Call to rein in 'Brand NZ cowboys'
To regain the confidence of Chinese consumers and regulators New Zealand needs to get rid of "corrupt cowboys" trading off Brand New Zealand, a communications expert says.
Marco Marinkovich, head of communications agency Creative Bank, said New Zealand had a long way to go to restore trust in Brand NZ.
Speaking about the fallout from the Fonterra botulism contamination scare at the China Business Summit, Marinkovich said after the whey contamination scare, Chinese consumers and agents linked New Zealand to Fonterra, dairy and "poison". While the Mandarin translation exaggerated English words, "poison" was a word Chinese consumers used to describe New Zealand, he said.
Marinkovich was in the delegation that travelled to China to help restore trust in Kiwi dairy products and inform consumers the botulism scare was a false alarm.
One positive to come out of the scare was China now knew Karicare was not a New Zealand brand, he said. "It's a French brand trading off Brand NZ."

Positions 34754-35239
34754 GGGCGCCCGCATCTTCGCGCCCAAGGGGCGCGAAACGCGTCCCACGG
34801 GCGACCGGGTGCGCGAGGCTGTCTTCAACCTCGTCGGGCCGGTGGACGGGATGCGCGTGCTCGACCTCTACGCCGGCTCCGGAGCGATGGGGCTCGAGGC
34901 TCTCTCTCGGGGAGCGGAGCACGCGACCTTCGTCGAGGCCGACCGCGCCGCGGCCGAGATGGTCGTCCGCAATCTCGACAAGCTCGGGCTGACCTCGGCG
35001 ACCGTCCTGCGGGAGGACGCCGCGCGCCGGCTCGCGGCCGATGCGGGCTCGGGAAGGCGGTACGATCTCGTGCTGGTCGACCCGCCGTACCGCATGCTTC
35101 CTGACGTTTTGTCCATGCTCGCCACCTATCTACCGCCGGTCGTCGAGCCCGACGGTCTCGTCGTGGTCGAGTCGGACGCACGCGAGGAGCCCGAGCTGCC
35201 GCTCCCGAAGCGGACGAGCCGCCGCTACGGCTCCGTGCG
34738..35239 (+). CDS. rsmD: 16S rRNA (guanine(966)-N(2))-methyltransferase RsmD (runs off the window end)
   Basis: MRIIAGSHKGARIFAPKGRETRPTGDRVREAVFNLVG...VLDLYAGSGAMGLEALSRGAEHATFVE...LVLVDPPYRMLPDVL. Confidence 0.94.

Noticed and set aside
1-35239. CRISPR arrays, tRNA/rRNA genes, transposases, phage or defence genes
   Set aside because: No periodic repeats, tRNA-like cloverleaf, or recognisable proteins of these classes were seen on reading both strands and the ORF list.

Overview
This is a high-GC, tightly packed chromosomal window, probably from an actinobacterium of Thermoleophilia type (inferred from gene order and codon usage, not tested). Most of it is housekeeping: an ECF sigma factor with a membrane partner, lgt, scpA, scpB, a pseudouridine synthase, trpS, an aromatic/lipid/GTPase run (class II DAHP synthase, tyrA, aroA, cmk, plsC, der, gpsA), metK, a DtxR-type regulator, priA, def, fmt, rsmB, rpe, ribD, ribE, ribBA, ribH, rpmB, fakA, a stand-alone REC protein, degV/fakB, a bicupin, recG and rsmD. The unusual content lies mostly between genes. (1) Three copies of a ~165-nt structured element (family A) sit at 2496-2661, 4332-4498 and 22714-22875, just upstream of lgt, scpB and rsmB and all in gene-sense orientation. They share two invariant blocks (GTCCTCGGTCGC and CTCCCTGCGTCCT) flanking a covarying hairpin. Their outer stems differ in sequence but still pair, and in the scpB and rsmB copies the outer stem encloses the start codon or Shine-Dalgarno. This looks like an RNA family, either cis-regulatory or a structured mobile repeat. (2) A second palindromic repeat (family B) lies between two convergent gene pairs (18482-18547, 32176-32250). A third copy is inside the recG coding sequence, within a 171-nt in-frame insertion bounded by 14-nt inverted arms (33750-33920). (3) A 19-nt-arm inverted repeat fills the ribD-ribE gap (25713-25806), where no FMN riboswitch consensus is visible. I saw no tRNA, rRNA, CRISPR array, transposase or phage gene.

Marinkovich orchestrated a Chinese television campaign fronted by Prime Minister John Key to reassure the Chinese market after the scare.
Andrew Grant, head of management consulting firm McKinsey & Co, said New Zealand was, and would continue to be, held to a higher standard.
Speaking via video link from Abu Dhabi, Grant said China held New Zealand to a higher standard than other countries due to the types of food products being exported to China and because babies were involved.
"It might not be fair but we are and will be held to a higher standard."
That may mean New Zealand might need to solve some of China's problems to make sure products got to market in time, he said. This year's China Business Summit focuses on the recent botulism scare and other Kiwi export issues.
Chinese Chamber of Commerce managing director Liu Feng said hiccups were inevitable. "You guys try too hard to maintain that immaculate image. You are victims of your own creation." Trust could be regained when the correct message had been communicated.
"New Zealand food products remain some of the best and safest in the world."
Fonterra chief executive Theo Spierings said the company planned to spend an additional $600 million investing in consumer brands in China within the next two to three years. That was up on a current investment of $100m, he said.
- © Fairfax NZ News